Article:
Thomas Tinlin, MPA '10, knows the value of good mentoring. The Commissioner of Transportation for the City of Boston, Tinlin went back to school late in life, attending Suffolk's Master of Public Administration (MPA) program as a Menino Scholar while working full time for the city and raising a family.
Without a formal mentor, Tinlin turned to his advisor, Douglas Snow, associate professor of public administration. "I leaned heavily on him. When I thought I had nothing left to give, he would talk me off the ledge, saying, 'Tom, let's keep this in perspective, let's take a breath and work through this.'"
Now a recent graduate, Tinlin volunteers as a mentor with the Institute for Public Service's MPA Mentoring Program. "It's a nice opportunity to support an existing student and help someone who is balancing home, work, and school as they try to better themselves," said Tinlin.
Since 2007, the Mentoring Program has helped mentors and students integrate academic theory and professional practice, network with professionals, and reflect upon career goals, according to Aimee Williamson, faculty advisor for the MPA Mentoring Program. Williamson runs the program with Leann Baldwin, associate director for the Institute. Baldwin carefully matches students with mentors based on interests, career fields, and location.
Recent MPA graduate Anna Freedman, '12, saw the Mentoring Program as a way to connect with a professional in her field. "Since I hadn't worked in the public sector before, I wanted to learn from a practitioner, pick up on key management skills, and find out what skills are most valued," said Freedman. She also sought general advice, networking support, and someone to bounce ideas off of to help her think about her career goals in new ways.
Baldwin matched Tinlin with Freedman. The two met at Tinlin's City Hall office every 5-6 weeks, having conversations about classes, career ambitions, strengths and weaknesses, networking, résumés, interviews, and time management.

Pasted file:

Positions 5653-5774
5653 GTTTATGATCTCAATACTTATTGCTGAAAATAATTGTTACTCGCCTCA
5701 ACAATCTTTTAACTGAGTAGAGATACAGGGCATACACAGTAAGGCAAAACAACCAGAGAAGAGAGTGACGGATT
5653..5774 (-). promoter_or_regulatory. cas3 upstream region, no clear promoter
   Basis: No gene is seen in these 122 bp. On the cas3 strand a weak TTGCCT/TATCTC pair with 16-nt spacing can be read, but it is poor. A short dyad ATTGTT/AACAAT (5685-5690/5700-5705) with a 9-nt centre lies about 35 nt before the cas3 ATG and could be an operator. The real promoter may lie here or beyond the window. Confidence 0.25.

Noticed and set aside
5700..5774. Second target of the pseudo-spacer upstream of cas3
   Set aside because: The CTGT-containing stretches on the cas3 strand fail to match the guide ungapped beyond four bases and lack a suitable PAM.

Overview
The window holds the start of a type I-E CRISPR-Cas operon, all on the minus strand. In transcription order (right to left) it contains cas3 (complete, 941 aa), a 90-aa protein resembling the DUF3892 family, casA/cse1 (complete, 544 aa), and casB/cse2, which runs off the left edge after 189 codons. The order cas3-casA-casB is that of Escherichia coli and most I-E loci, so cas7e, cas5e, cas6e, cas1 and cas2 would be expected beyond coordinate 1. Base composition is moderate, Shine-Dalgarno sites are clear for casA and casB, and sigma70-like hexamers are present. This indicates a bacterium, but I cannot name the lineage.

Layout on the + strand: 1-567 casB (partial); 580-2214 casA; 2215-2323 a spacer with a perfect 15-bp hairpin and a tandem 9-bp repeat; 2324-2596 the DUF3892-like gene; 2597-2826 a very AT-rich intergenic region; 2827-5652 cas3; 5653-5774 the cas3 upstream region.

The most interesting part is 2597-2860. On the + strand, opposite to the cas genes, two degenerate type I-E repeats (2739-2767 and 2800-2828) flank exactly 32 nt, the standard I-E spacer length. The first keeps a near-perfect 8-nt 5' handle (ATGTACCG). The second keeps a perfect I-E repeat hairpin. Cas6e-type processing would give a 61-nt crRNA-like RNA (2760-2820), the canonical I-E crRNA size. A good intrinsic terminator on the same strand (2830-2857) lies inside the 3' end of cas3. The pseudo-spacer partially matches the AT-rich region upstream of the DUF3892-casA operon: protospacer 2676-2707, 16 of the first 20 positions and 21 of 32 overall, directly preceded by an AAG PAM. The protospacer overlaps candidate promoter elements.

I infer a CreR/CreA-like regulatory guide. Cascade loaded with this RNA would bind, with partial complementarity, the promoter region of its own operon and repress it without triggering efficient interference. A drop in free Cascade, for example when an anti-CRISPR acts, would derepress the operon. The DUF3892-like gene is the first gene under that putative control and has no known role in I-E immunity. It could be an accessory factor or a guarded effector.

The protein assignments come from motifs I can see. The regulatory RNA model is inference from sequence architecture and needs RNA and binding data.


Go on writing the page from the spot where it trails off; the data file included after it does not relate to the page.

To help guide Freedman, Tinlin drew on his experiences with Snow. "His mentoring me allowed me to shape the discussions with Anna," Tinlin said. He reminded Freedman to take a breath and look at the bigger picture during times of stress.
He also opened doors and opportunities for her. "Anna had questions about municipal finance, so I had her sit with the CFO for the City of Boston, someone she could talk to about how city finances work and what goes into the planning of the budget."
"He taught me not to be worried about networking," said Freedman. "He reinforced my career goals and gave me a perspective of government at the local level I wouldn't otherwise have gotten."
Alumni mentors often go above and beyond to help their mentees. Since the program started, 50-60 alumni have participated as mentors. "Many of our mentors participate year after year. Particularly successful matches, like Anna and Tom, are as much of a credit to the effort they put into the program, as they are to the program itself," said Williamson. "We are fortunate to have such outstanding students and alums to work with each year."